Starting the Refit
Getting the Diesel engine out was trivial compared to the other projects that awaited. It was out and sold within a week of our arrival. (An ever thankful THANK-YOU Brian and Ron!!!!) What I thought might be a challenge turned out to be the "easiest" project on the list. Remove Diesel engine - check.
The residual smell of diesel fuel was simply overwhelming. It gets that way on a boat that hasn't been aired out for over half a decade. The smell had permeated everything; the cushions, walls, wood, plastic, paint, screws, bolts, steel you name it - everything on Hakluyt reeked of diesel fuel.
The rather large diesel tanks were next to be jettisoned and carried off by their new owner - however, this proved to be the first formidable challenge. The tanks were huge, full of fuel and weighed between 200-250 pounds each (sans fuel). Thankfully - with skyrocketing fuel prices there were several takers for the 100 gallons of 7 year old fuel stored in the tanks. The tanks were exponentially more difficult to remove than the engine. The starboard tank barely, just barely fit through the companion way opening (sorry stairs for all the scrapes and scratches...). In the end, a few Lewisporte locals got some extra diesel for their heating systems and the tanks were finally out.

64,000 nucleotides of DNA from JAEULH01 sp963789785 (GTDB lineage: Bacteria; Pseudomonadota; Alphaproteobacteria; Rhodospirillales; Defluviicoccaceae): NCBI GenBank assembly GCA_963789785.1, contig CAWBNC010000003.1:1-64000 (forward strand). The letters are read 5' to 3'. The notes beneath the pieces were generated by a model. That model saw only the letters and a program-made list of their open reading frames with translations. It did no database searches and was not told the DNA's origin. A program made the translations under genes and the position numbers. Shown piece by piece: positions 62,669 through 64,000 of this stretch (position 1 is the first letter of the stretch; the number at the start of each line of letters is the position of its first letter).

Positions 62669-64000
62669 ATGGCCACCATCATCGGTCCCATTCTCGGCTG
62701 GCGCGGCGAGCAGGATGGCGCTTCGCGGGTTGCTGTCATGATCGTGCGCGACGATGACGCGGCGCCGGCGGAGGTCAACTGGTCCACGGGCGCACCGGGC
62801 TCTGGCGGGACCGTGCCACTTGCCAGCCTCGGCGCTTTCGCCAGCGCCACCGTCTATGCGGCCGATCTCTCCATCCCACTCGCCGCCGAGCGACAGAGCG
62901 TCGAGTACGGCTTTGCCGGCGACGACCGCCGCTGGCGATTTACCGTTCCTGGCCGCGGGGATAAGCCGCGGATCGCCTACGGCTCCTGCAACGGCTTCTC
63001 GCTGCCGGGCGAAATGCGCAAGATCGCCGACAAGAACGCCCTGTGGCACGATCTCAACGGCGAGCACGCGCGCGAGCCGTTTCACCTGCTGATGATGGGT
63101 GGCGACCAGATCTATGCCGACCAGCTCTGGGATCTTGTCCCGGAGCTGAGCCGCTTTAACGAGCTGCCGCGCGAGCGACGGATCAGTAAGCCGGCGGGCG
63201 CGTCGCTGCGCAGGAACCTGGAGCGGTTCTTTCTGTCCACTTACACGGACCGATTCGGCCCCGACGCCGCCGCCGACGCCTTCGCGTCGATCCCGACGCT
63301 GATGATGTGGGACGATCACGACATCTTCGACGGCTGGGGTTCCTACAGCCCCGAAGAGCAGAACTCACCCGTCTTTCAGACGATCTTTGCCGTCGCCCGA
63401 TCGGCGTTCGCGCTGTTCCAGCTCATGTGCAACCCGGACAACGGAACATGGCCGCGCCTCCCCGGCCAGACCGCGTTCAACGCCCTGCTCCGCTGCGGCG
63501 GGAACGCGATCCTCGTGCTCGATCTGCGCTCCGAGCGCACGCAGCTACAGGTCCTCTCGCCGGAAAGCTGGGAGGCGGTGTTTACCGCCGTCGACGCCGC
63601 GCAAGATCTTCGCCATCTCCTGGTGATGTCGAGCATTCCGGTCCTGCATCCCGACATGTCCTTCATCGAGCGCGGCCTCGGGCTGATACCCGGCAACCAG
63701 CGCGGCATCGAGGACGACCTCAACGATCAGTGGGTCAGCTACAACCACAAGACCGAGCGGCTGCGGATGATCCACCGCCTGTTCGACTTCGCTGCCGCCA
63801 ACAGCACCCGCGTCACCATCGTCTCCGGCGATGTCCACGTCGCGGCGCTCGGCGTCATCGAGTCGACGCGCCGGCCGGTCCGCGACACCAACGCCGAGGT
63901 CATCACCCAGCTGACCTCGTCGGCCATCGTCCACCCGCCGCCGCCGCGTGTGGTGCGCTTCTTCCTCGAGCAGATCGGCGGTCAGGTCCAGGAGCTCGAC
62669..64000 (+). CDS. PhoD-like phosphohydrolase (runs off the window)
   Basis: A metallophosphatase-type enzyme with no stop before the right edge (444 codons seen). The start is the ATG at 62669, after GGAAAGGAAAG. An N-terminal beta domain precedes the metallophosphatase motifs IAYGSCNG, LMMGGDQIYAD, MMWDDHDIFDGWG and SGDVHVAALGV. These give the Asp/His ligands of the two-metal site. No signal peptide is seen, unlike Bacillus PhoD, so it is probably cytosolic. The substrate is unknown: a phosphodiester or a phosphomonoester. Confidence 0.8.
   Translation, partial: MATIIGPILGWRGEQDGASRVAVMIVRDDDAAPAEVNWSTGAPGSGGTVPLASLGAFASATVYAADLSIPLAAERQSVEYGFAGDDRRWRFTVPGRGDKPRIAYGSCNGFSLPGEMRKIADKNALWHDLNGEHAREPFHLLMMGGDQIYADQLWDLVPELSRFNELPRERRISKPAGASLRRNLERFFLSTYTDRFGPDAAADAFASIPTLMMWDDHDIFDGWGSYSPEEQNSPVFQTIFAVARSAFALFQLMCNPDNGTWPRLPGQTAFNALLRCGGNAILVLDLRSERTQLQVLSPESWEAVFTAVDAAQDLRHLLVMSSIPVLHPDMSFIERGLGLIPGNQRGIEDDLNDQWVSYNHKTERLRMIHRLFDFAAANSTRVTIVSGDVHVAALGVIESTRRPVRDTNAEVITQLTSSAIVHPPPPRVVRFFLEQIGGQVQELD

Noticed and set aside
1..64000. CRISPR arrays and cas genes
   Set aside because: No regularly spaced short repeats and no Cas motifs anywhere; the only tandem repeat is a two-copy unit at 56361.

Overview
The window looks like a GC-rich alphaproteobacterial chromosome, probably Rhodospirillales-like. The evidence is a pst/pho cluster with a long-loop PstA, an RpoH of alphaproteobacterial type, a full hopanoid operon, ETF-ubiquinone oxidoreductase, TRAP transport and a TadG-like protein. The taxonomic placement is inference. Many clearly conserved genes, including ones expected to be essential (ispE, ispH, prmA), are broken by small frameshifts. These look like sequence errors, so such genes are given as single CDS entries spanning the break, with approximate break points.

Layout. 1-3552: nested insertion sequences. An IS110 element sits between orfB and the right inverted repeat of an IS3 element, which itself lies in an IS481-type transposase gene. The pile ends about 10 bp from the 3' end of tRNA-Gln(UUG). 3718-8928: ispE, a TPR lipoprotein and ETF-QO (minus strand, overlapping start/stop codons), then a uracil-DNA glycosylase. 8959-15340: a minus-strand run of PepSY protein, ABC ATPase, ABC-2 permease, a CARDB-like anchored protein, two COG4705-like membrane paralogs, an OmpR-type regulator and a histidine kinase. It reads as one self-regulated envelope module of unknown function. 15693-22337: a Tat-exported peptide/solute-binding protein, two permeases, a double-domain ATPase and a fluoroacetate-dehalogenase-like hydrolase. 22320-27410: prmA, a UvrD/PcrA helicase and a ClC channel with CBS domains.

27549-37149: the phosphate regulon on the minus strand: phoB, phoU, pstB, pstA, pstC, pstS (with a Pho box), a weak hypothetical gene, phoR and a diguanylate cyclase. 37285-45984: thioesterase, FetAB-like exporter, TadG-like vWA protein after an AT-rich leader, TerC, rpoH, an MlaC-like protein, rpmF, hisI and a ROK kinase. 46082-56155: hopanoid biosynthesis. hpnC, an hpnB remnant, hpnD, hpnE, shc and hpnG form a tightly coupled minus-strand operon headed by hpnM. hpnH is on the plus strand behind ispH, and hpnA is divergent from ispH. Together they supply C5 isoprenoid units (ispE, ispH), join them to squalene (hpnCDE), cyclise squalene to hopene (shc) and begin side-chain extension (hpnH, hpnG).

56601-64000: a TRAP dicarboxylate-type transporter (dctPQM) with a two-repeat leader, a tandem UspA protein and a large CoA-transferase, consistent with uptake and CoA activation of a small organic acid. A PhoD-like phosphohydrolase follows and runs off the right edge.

Recycle old diesel fuel -check.
Remove fuel tanks - check.
With the fuel tanks out, the inner sanctum of the bilges were revealed. I am guessing the lower sanctum of the bilges haven't been visited by human eyes for perhaps 20 or 30 years. And I knew there was a certain amount of time I would serve my penance for being a bad human by washing bilges and ridding them of any diesel, oil, antifreeze, unknown chemical residues and other nastiness. This would have been an impossible task with the diesel tanks and water tanks situated over the lowest part of the bilges - so they all had to go...
Remove old water tanks - check.